Emma Wood State Beach

Ocean’s Edge Trail

Emma Wood State Beach to Seaside Wilderness Park is 1.3 miles round trip

Several ecological communities converge near the mouth of the Ventura River: sand dunes, a floodplain, cobblestone beach, riparian woodland and wetlands. Botanists have tallied some 300 plant species in the area; more than half of them are native.

This diversity of riverfront and oceanfront life is explored by Ocean’s Edge Trail, a 12-stop interpreted nature trail.

In the early years of this century, local naturalist E.P. Foster envisioned a world-class park like San Francisco’s Golden Gate. He donated land at the Ventura River mouth to the county to create such a park. Alas, by the time the county began landscaping the area with Monterey pine, eucalyptus and palms, the Great Depression struck and the money ran out.

Instead of “Ventura’s Golden Gate,” the park became known as Hobo Jungle because of the many vagabonds who camped in the wetlands here. In bad weather, the hobos slept under the railroad bridge. Hobo Jungle now belongs to the city of Ventura, which renamed it Seaside Wilderness Park.

Emma Wood acquired large land holdings on the coast and coastal slope of north Ventura County, land that was originally part of Rancho San Miguelito. She died in 1944 and in the late 1950s her husband and heir gave to the state the beach west of the railroad overpass, a stretch of coast long popular with the public.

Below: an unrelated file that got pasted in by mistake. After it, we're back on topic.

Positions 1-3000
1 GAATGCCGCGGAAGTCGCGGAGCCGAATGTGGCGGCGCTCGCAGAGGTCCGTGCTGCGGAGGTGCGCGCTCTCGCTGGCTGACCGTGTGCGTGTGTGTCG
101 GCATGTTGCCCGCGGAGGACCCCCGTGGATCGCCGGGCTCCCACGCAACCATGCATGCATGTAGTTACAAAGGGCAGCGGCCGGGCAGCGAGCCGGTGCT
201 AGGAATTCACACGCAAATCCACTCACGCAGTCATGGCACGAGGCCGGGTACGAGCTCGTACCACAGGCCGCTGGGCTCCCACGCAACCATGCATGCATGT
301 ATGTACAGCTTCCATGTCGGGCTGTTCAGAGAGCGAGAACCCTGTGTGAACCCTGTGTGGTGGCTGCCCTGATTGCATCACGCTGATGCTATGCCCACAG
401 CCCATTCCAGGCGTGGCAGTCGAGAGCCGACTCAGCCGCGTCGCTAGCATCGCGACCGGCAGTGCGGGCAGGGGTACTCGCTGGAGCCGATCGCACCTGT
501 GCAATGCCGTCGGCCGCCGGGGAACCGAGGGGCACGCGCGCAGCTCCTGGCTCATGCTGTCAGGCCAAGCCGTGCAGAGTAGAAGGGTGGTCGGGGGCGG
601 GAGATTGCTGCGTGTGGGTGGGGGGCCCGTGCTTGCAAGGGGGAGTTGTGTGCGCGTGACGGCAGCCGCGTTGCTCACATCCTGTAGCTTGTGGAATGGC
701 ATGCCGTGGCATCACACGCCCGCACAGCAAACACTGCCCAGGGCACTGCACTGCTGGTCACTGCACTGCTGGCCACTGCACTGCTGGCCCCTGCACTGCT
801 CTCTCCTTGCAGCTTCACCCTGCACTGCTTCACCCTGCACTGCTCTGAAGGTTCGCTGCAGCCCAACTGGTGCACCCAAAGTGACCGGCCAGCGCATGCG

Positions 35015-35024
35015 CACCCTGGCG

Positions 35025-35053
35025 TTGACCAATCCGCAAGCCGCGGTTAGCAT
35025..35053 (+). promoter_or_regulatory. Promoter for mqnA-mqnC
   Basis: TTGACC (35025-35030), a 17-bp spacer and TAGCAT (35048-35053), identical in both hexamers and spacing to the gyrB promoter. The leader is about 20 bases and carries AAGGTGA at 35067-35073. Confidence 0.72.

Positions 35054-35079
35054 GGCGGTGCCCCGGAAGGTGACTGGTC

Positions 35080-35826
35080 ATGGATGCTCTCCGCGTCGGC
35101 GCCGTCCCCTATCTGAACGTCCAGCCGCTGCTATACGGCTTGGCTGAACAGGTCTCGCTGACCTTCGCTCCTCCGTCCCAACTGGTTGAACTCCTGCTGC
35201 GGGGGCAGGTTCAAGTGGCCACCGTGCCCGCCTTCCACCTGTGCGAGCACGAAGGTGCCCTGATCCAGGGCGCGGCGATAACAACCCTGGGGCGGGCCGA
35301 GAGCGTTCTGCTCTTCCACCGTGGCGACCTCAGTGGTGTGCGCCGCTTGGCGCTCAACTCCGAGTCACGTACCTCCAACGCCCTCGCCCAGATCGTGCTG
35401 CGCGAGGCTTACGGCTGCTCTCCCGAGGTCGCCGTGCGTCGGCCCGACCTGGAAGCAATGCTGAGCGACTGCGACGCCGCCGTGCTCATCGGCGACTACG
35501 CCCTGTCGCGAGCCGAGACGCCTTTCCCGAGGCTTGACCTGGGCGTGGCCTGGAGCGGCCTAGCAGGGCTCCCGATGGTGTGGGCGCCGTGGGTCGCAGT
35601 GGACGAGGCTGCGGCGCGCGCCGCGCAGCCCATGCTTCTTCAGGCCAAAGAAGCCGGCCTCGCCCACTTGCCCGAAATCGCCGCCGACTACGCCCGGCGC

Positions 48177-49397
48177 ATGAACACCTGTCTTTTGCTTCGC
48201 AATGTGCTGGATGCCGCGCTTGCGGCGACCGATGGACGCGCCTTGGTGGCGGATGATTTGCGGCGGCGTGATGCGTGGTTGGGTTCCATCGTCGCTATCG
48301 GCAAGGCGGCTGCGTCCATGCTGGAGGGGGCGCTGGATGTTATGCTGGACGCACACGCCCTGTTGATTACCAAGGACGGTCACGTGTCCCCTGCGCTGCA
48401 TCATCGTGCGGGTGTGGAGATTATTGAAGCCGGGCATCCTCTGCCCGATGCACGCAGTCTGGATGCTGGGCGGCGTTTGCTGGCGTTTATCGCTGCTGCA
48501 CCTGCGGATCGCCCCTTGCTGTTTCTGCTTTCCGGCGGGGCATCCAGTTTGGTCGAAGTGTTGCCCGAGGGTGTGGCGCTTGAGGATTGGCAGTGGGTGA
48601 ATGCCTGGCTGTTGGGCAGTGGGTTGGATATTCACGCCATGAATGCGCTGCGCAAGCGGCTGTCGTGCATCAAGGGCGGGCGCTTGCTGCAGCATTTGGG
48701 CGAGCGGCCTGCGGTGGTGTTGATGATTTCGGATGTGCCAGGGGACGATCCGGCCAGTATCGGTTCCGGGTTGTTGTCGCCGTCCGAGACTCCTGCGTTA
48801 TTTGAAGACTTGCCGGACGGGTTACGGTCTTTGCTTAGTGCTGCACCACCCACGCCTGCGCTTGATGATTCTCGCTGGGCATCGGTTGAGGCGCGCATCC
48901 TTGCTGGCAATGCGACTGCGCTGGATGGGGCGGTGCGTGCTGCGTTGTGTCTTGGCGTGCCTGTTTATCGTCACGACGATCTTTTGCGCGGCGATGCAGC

Ocean’s Edge Trail takes you along Emma Wood’s mixed rock and sand beach to Seaside Wilderness Park, where pine and palm trees rise above low sand dunes. The nature trail explores wetlands, including a second mouth of the Ventura River, a lagoon and sand bars.

Directions to trailhead: Emma Wood State Beach is located at the south end of old Pacific Coast Highway, north of West Main Street in Ventura. The turnoff for the Ventura River Group Camp area is just before the on-ramp to northbound Highway 101.

There’s a fee for parking at the state beach. You can also park for free just outside the park and walk under the highway overpass to the group campground at the south end of the park. Signed Ocean’s Edge Trail begins at an information display on the oceanside of the campground.

© 2012 The Trailmaster, Inc.
From John McKinney’s
Day Hiker’s Guide to California’s State Parks
Trail descriptions and maps have been reproduced with the permission of the author.  To learn more about The Trailmaster and other related publications please visit their website at www.thetrailmaster.com.